With a few exceptions noted below, most available studies reporting factors associated with glaucoma expenditures either did not identify factors associated with higher patient expenditures or focused on direct medical costs.14
A pilot study of teleophthalmology conducted in Finland by Tuulonen et al15 found that patients saved an average of $55 in travel costs when they attended a rural health care center utilizing teleglaucoma rather than attending a university center, in addition to reducing traveling and time spent at the appointment. This study is consistent with our findings; patients residing in rural areas in this study paid a comparable amount ($64.38) in mileage reimbursement to Tuulonen $55 saved in travel costs. A similar study in the United Kingdom conducted by Sharma and colleagues reported patient expenditures of £12.90 to £16.20 (~$19.17 to 24.07 USD)16 across 6 hospital-based urban clinics. This is consistent with the average visit expenditure found in this study of $22.10.
Our results highlight the need to both account for and potentially reduce patient and companion expenditures in obtaining glaucoma care. Nonmedical out-of-pocket patient expenditures may have a greater effect on patient adherence to office appointments than direct medical costs17 as patients bear those costs completely, whereas direct costs are partially or completely covered by insurance. The British National Health Service has identified the reduction of routine glaucoma visits as a major area of future research and notes that an alternative glaucoma care system would focus care on patients with increased risk and would decrease the number of office visits.18 Alternative care systems that utilize telemedicine could substantially decrease the cost of care, and potentially improve patient satisfaction, as patients prefer traveling shorter distances to more convenient teleophthalmology locations.15
Only patients who were already scheduled for clinic visits were recruited for the study. Thus, a limitation of the study is that patients for whom in-person visits were cost- prohibitive could not be included. The cost for such patients might be higher, and thus the potential patient expenditure may be higher. We were not able to determine the copay or coinsurance for each patient, which is a component of patient cost. We observe that these costs may still be present in a teleglaucoma system. Although the cost of transportation itself is accounted for in this study, travel time and its associated cost was not assessed. As the study was done in 3 clinics in 2 clinical practice settings in the mid-Atlantic region, it may not be representative of the entire United States, but we observe that the diversity in practice location provides a patient population from urban, suburban, and rural areas. Whereas study respondents had a higher level of education19 and were more likely to be African American than the United States glaucoma pop- ulation,20 neither race nor education was a significant predictor of cost in our study.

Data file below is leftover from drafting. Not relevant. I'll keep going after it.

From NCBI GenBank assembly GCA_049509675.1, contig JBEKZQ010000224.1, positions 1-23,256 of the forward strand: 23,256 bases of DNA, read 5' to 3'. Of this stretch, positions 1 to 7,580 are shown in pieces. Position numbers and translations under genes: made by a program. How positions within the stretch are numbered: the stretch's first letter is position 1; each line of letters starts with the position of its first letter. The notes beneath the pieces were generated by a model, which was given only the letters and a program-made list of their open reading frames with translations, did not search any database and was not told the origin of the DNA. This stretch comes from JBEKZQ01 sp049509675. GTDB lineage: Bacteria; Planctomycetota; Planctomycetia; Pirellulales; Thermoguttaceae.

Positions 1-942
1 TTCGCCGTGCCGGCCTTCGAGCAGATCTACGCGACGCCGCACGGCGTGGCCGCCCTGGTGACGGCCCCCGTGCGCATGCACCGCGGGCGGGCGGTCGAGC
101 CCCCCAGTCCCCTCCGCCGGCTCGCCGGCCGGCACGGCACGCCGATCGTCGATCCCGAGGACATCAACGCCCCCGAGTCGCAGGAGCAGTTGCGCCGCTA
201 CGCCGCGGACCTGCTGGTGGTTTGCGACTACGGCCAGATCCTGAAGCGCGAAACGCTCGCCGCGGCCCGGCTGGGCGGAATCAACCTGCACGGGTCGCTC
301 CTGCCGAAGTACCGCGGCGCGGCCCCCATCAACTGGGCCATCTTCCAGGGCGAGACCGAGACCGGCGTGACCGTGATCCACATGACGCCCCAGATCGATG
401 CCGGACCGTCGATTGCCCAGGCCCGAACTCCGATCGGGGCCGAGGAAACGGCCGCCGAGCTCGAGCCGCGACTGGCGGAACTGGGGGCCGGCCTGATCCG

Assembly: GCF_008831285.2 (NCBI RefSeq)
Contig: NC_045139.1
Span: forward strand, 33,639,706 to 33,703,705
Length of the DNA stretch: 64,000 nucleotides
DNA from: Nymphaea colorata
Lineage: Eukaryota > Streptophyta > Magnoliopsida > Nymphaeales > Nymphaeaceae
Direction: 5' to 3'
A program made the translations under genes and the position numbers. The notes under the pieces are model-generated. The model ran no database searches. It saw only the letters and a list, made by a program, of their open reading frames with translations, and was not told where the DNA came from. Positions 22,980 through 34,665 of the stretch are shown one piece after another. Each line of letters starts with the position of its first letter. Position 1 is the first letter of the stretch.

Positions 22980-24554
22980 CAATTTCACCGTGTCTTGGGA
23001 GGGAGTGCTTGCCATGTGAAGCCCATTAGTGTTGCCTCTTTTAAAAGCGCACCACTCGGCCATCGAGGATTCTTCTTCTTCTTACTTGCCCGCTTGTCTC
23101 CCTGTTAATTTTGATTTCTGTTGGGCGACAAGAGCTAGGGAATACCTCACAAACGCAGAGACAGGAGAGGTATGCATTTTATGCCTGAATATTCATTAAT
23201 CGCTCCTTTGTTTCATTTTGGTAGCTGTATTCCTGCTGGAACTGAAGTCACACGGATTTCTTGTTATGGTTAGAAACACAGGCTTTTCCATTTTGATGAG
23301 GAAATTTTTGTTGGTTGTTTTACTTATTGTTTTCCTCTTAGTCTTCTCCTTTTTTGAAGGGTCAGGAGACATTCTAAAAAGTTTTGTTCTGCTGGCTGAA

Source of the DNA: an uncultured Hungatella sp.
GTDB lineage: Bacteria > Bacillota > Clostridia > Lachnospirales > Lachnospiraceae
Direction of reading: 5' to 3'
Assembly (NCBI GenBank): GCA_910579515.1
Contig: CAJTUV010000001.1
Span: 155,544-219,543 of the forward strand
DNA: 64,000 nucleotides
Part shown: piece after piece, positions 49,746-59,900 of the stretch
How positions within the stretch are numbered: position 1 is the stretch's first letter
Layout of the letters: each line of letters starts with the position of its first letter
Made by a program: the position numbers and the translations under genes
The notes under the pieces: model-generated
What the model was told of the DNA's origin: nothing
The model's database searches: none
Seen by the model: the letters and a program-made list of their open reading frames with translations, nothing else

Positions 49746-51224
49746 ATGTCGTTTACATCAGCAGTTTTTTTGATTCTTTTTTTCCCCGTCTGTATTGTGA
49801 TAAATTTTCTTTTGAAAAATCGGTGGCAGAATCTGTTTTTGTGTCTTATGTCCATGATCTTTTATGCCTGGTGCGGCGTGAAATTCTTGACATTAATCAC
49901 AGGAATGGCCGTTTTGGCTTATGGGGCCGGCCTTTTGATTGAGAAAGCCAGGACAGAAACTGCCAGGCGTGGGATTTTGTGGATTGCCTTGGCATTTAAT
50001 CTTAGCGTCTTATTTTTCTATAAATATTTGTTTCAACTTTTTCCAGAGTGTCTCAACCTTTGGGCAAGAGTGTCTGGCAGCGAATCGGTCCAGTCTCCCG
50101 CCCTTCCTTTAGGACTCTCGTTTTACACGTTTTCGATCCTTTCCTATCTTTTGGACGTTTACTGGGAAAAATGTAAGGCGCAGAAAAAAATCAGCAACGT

Alternative models of glaucoma care utilizing telemedicine have been proposed in countries such as the Netherlands, Kenya, Canada,21–23 and in the United States.24 Vision centers using telemedicine are now mature in southern India at the Aravind Eye Care System and such models have been shown to improve access to care.25 Knowledge of patient expenditures will be crucial in determining the cost-effectiveness of these models of health care delivery for glaucoma. Clinicians may consider the additional out-of-pocket costs in determining the frequency of follow-up for glaucoma patients. This information is important to the scientific community as a whole as well as researchers who wish to define areas of cost improvement in glaucoma long-term care.


The authors thank Kai Sun, a statistician, and Mercedes Wilkes for their valuable contribution to this manuscript.
Disclosure: E.M.S. was funded by the University of Maryland School of Medicine to complete this research. This organization had no role in the design or conduct of this research. O.J.S. is funded by a NIH K23 Career Development Award (1 K23 EY025014–01A1). E.O. declares grant funding from Bayer Healthcare Pharmaceuticals and Takeda Pharmaceuticals. A.L.R. is a stock and option holder and member of the Scientific Advisory Board for Aerie Pharmaceuticals and is a consultant to Clearside Medical and Biolight Pharmaceuticals. The remaining author declares no conflict of interest.